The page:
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Goodwill Impairment Test Simplification May Have to Wait

March 31, 2014

The FASB wants to simplify the test public companies use to test goodwill for a drop in value, but the board isn’t ready to take action yet. Instead, board members are waiting for the results of a study the IASB is conducting on its business combinations standard before making changes to U.S. GAAP.

Simplifying the test companies use to assess the drop in value of acquired goodwill may have to wait until the IASB takes action on business combination accounting, the FASB indicated on March 26, 2014.

The FASB and the international accounting standard-setter are substantially converged on accounting for business combinations, and the U.S. board does not want to stray too far from that alignment, FASB members said at their weekly meeting.

The IASB is conducting what it calls a post-implementation review of IFRS 3, Business Combinations, and it’s expected to wrap up its work by late May. Depending on the review’s findings, the international board may then make changes.

“It’ll only take a few months; I don’t know why we need a quick decision on this now without even waiting to hear what IASB is considering,” FASB member Marc Siegel said.

The discussion was part of the FASB’s effort to examine whether recently approved accounting simplifications for private companies can be extended to public companies and not-for-profit organizations.

The FASB in January published Accounting Standards Update (ASU) No. 2014-02, Intangibles—Goodwill and Other (Topic 350), Accounting for Goodwill, a consensus of the Private Company Council, which allows private companies to amortize goodwill for up to 10 years. It also simplifies the test the businesses have to perform to determine whether the goodwill has lost value. Instead of automatically testing for impairment every year, private companies only test when there is a “triggering event,” that suggests that the fair value of the acquired business is less than the carrying amount on the balance sheet.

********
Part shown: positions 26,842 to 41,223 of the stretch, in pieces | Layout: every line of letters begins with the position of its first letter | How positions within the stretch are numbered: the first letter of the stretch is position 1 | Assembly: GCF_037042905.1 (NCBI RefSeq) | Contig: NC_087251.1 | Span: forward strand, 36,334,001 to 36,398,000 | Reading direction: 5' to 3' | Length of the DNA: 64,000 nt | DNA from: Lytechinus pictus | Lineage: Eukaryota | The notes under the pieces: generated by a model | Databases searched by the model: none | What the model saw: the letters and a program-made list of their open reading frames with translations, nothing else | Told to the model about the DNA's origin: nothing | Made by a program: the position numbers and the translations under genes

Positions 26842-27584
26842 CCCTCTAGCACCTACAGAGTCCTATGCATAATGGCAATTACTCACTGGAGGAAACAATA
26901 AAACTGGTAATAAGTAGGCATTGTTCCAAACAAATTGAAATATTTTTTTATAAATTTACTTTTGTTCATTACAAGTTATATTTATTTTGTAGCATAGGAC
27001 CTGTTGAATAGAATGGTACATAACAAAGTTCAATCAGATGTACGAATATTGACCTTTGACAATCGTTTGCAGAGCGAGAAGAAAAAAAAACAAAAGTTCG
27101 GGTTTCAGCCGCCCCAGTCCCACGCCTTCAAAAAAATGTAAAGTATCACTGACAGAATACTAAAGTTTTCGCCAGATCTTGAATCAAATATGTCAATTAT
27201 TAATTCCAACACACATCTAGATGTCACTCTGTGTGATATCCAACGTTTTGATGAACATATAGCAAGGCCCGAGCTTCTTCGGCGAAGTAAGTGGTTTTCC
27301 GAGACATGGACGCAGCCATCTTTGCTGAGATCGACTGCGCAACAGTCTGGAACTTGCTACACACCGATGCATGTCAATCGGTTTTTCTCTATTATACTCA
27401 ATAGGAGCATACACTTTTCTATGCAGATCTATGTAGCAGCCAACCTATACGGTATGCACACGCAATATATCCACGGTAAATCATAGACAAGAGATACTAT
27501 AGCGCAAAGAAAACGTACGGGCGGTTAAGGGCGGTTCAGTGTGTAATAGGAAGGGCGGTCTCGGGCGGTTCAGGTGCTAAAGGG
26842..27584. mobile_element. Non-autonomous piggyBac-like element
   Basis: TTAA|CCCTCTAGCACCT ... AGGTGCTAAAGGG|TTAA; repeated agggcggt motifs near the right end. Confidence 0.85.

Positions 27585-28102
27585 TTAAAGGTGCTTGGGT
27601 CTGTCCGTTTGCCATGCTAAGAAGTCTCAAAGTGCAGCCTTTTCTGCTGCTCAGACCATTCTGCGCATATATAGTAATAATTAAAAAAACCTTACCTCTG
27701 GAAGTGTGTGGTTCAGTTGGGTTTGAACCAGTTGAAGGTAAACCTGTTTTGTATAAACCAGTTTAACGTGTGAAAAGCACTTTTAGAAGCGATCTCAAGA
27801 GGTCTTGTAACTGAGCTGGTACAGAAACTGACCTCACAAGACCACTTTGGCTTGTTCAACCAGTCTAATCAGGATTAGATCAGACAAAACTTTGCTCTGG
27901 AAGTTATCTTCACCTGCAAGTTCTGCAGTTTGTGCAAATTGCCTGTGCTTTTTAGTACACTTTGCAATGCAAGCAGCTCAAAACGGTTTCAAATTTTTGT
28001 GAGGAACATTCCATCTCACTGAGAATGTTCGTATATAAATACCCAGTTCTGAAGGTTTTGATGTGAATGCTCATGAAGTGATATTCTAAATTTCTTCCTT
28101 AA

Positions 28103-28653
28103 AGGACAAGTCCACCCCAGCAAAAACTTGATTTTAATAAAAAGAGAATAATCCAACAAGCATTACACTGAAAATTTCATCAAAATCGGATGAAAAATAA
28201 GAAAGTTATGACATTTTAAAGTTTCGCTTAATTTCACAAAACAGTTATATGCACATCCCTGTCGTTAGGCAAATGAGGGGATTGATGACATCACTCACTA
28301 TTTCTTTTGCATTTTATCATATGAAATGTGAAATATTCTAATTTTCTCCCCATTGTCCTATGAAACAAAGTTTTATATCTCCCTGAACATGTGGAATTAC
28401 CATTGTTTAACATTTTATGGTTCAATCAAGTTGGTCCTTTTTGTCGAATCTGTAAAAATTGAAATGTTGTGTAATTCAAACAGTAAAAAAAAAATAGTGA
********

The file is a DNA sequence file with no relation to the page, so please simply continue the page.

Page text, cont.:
When a private company has to test for impairment, the amendment eliminates the application of a hypothetical purchase price allocation to determine the amount of the impairment.

Businesses that purchase or merge with other companies typically recognize the part of the purchase cost above the seller’s book value as goodwill. U.S. GAAP for public companies does not allow the amortization of goodwill, although goodwill is tested at least once a year for a drop in value.

After simplifying the impairment test for private companies, the FASB considered also simplifying the test for public companies and not-for-profit groups.

In February, the board narrowed the options down to two: a direct write-off of goodwill and a simplified impairment test.

For the March 26 meeting, the research staff presented four options: allowing public companies to adopt the same break approved for private companies; amortizing goodwill over its expected useful life, with impairment tests required when there are “triggering” events; directly writing off goodwill; or a simplified impairment test without amortization.

A majority of the FASB rejected extension of the private company break to public companies. FASB Vice Chairman James Kroeker, who said he believed goodwill was not really an asset and that U.S. GAAP was overly complicated in this area, advocated writing off goodwill.

A majority of the board, however, leaned toward the last option—simplifying the impairment test but not allowing goodwill to be amortized.

The FASB’s research staff recommended placing several parameters around this idea, including a requirement to test goodwill for impairment at the reporting unit level and a requirement to test goodwill for impairment annually on the same date or more frequently if there is a “triggering” event, meaning the company has clear evidence that its goodwill has dropped in value.

The staff also recommended an optional qualitative screen to test goodwill for impairment. If the company determines that it is more likely than not that goodwill is impaired, the company must perform a quantitative test in which the fair value of the reporting unit is compared with the carrying value of the reporting unit. Any excess of the carrying value over the fair value is recognized as goodwill impairment in the income statement.

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